As the reader collects more and more clues about Megan's killer, the dramatic irony around Tom increases, especially because of Anna's total trust in him. Anna thinks to herself that after finding out Megan killed her child, she is somewhat glad that Megan is dead so that she can never touch her child again, adding that she will never let anyone else care for her child. However, Tom, even more a coldblooded murderer than Megan, who accidentally killed her child, continues to interact with Evie throughout the end of the novel.

Like Megan's conversations with Kamal, Rachel's appointments allow Hawkins a space to further discuss Rachel's past, especially as it relates to her relationship with Tom. Through Rachel's confessions about Tom's treatment of her blackouts, Hawkins reveals Tom's manipulative nature and foreshadows his efforts to keep Rachel in the dark about what she truly saw on the night of Megan's disappearance. Hawkins seems to encourage readers to trust Rachel's gut feelings, such as when she thinks that Tom could be lying to her, even while Rachel pushes this idea away since it would shatter her perception of herself and her relationship.

Hawkins often focuses on lips, especially in Megan's sections, such as when she bites Kamal hard enough to make him bleed. The image of bloody lips is also employed in this section when Megan scrapes herself and then wipes this blood on her lips at some point, a disturbing image in its mix of sensuality and gore, perhaps representative of the spilled blood she feels responsible for in the death of her child.

Dreams continue to provide symbolic insight to the reader, especially because of the book's theme of memory, perception, and truth. In a particularly significant dream, Rachel sits on the train waiting to see Tom, Jason, and Jess from the train window, but is unable to help when she sees Jason strangling Jess. This dream seems to point to Scott as the killer, but the use of Rachel's old names for Megan and Scott shows the disconnect between her perceptions and reality. Rachel herself must contemplate the validity of her dream, attempting to stick to facts as she continues to involve herself in the case.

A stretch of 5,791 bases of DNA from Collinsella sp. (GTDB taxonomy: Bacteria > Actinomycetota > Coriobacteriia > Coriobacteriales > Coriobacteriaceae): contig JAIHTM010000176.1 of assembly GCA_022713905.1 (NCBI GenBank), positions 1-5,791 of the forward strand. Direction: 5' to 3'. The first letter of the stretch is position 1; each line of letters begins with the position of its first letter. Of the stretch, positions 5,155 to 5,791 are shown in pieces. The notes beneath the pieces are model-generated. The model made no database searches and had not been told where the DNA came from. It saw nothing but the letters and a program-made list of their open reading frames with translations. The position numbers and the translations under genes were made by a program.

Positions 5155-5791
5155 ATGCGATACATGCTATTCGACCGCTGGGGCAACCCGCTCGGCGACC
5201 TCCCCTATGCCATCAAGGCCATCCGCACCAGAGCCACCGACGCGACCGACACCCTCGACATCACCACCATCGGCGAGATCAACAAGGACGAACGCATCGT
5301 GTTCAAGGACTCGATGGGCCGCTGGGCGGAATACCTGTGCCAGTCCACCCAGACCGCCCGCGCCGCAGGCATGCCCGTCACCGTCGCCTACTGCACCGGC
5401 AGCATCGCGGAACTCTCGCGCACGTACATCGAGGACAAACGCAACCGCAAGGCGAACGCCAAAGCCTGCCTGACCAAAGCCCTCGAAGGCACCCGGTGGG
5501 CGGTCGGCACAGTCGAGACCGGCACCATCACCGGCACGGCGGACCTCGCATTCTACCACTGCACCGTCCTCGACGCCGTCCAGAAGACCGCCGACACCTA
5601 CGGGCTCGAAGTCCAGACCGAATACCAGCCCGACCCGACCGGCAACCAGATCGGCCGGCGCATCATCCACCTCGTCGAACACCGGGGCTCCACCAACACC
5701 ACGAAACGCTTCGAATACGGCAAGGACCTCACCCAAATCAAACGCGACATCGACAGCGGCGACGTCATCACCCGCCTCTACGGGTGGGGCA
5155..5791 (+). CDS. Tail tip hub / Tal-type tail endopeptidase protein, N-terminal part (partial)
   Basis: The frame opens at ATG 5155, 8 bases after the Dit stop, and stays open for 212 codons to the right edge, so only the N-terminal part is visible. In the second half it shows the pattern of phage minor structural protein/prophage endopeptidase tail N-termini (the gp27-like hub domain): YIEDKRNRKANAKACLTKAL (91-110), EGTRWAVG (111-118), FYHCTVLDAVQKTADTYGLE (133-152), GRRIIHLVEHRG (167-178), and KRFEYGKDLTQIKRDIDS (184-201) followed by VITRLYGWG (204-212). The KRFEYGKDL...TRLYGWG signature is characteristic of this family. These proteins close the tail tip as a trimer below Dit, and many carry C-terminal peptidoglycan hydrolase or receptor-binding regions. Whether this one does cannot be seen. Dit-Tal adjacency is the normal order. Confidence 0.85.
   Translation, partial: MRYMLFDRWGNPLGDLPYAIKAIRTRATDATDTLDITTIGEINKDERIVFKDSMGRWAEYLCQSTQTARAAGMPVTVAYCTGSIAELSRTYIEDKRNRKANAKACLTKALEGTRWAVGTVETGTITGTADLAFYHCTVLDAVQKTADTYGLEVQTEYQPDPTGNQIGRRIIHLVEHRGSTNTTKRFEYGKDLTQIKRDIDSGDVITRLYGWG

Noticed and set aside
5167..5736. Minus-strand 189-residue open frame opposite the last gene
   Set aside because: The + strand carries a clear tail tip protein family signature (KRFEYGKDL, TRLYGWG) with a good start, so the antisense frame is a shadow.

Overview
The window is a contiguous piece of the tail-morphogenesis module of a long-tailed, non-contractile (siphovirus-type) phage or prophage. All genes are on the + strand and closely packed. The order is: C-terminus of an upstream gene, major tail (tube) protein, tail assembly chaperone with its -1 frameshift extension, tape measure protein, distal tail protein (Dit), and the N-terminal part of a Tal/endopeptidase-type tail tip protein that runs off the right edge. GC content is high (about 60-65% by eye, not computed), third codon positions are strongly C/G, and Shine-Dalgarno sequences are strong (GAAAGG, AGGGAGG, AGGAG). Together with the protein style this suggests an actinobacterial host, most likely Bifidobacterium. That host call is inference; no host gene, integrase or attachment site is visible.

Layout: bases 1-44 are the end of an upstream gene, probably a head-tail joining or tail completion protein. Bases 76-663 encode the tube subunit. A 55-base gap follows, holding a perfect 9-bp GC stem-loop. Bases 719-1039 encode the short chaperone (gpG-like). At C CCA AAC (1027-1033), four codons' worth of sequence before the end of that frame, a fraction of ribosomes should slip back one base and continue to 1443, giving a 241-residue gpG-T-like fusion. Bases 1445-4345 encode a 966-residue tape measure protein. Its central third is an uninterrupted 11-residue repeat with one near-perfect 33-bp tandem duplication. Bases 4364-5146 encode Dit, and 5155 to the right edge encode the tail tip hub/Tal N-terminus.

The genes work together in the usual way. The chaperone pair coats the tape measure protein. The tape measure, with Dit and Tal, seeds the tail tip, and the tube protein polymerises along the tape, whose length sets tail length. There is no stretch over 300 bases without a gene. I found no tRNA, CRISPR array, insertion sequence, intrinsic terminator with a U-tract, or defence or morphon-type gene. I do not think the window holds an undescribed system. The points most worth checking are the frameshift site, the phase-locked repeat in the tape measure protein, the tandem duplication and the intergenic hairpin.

By this point, Anna's sections have begun to increase in size, giving the reader a more complex look into her mind and her relationship with Tom. Hawkins utilizes the routine time skip from morning to evening to demonstrate Anna's fixation on how much Tom has lied to her throughout their marriage, having her narrate at the end of the morning, "He might be a very good liar, but I know when he's telling the truth. He doesn't fool me" (240), and then immediately after, in the evening, "Only, thinking about it, he did fool me, didn't he?" (240). Around this section, Hawkins also begins to draw parallels between Anna and Rachel, no longer focusing so much on Anna's blissful motherhood but rather describing how she stains her lips with wine while snooping on Tom's computer.